The Best U.S. Running Trails
Flickr/markbyzewski, Licensed under Creative Commons
Some trail runners prefer the challenge of conquering the most rugged of terrains while others thoroughly enjoy the calming effect of a relaxed run through a soft, tree-lined dirt path.
Some are exhilarated by the demands of a continuous climb and others are more delighted by the rollercoaster effect of undulating hills.
Whatever style of off-road running you love most—and there are so many different kinds—you can make a safe bet that somewhere in the U.S. there’s a splendidly scenic path that can make all your trail running dreams come true.
To help pinpoint which U.S. running trails are the best of the best, we called on a team of experts comprised of some of the country’s most experienced and well-versed trail runners.
From the rugged wilderness of Vermont and sweeping views of California’s coast to the beloved landscape of the Grand Canyon and Alaska’s incredible backcountry terrain, this list is a collection of their top trail running recommendations.
Longs Peak Keyhole Route— Colo.
According to Joe Grant, an elite trail and mountain ultra-runner and the founder of Alpine Works, a venue that educates about and encourages outdoor exploration, this trail’s Keyhole Route (beginning at the East trailhead) is the most accessible and popular path up the mountain. “The trail climbs a couple thousand feet to tree line before working its way north west to Granite Pass,” he said. “There is a cut off trail west before the pass for the Chasm Lake trail which is a nice alternative route if you're not feeling up to going all the way to the summit of Longs Peak, but still want amazing views of the Diamond and Chasm Lake.” Runner’s should come prepared, though. Grant describes the route as long and strenuous. Beyond Granite Pass the trail becomes more challenging with third class terrain. Past there the trail leads through The Narrows and The Homestretch before reaching the summit at 14,255 feet.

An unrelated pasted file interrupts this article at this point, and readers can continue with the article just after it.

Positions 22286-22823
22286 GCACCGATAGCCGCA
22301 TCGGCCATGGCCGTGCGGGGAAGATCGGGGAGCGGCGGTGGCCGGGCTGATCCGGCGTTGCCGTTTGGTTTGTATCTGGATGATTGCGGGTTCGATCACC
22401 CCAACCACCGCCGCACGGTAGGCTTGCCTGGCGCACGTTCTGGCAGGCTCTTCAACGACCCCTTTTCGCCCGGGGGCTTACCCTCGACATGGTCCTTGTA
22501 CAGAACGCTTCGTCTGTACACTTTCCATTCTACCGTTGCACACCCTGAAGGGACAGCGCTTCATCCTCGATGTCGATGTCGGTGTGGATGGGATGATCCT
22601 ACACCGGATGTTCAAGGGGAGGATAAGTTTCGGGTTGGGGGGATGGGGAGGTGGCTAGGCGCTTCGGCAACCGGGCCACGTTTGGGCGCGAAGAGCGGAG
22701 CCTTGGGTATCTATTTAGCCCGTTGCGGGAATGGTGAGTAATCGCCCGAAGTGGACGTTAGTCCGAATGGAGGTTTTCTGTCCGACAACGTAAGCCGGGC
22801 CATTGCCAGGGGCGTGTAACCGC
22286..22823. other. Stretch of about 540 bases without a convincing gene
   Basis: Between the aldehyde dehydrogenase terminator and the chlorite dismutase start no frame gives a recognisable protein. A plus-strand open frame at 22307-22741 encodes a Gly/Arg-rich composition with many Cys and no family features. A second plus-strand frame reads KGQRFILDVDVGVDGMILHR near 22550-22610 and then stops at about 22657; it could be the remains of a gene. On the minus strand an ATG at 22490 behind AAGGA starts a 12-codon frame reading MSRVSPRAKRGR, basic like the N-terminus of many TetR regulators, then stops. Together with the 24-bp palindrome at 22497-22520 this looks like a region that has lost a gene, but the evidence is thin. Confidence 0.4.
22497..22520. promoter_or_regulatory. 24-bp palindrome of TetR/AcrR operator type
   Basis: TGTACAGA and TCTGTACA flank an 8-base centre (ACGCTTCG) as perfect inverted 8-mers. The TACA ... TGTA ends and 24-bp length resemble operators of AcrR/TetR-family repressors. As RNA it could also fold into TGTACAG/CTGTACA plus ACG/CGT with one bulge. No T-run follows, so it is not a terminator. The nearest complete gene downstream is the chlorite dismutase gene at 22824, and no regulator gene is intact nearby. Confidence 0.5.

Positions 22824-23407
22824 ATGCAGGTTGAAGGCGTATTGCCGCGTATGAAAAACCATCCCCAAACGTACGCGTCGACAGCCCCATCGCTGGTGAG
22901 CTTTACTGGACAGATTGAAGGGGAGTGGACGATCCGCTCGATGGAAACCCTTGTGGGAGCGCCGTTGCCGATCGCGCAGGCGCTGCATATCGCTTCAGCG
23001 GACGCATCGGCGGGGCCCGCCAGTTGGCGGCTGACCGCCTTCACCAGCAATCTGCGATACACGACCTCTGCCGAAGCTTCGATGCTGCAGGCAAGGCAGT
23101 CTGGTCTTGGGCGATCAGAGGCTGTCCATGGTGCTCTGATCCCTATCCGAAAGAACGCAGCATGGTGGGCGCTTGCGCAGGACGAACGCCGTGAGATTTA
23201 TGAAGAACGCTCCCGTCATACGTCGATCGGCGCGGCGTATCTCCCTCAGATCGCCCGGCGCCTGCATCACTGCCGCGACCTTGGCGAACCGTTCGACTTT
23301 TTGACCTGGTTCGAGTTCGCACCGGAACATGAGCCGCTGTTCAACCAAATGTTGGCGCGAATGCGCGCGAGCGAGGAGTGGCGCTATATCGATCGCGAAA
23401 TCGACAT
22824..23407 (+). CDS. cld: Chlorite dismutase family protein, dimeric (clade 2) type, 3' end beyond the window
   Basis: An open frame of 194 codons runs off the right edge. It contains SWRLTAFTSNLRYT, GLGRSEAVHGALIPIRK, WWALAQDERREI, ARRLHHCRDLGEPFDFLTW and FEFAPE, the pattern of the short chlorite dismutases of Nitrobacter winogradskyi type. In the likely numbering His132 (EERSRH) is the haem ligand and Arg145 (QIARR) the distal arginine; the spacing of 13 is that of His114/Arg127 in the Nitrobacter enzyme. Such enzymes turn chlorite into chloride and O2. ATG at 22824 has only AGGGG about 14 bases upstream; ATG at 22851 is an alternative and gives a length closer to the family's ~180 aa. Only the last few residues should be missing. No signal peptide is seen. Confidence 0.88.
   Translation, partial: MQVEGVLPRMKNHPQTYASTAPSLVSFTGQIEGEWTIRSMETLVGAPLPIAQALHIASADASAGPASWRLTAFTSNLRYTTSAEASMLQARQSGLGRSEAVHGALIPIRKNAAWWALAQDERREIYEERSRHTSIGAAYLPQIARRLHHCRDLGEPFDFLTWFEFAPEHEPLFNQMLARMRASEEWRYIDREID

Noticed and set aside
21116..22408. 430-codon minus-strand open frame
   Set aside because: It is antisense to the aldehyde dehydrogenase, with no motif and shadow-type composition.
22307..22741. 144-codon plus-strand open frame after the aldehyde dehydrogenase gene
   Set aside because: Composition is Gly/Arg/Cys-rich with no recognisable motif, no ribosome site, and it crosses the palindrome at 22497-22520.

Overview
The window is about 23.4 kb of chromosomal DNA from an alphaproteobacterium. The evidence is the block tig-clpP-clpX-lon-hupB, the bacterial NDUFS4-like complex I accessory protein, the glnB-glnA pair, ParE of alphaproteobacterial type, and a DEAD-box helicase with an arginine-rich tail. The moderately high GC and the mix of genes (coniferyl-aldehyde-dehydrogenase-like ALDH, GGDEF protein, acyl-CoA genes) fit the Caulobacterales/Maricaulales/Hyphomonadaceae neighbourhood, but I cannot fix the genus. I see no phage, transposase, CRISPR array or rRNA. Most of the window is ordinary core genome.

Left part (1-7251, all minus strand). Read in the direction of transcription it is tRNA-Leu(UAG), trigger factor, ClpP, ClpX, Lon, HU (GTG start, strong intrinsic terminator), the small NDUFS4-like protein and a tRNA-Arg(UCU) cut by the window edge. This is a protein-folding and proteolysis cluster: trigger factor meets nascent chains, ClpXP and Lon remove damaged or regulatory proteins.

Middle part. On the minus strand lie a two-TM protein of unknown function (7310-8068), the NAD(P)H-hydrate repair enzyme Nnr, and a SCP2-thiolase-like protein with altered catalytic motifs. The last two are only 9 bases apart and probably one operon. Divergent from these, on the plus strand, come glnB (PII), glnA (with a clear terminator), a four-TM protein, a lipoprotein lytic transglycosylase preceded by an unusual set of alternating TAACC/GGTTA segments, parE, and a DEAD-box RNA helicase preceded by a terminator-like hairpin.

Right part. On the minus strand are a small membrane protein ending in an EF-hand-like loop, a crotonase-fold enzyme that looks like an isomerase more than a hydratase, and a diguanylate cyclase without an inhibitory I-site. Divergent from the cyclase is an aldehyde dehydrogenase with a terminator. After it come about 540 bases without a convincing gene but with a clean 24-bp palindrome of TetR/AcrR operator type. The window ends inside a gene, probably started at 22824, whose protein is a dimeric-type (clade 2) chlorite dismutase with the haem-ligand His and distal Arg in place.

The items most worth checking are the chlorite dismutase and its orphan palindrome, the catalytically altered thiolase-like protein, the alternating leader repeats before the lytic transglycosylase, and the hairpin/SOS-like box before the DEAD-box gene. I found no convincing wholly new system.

Government Canyon State Natural Area— Texas
Part of the Texas Hill Country on San Antonio’s north side, Liza Howard, a competitive ultra-runner and a field instructor for the National Outdoor Leadership School, recommends this rugged range of land for its rocky, single-track routes surrounded by a forest landscape full of live oak, ashe juniper, and mountain laurel.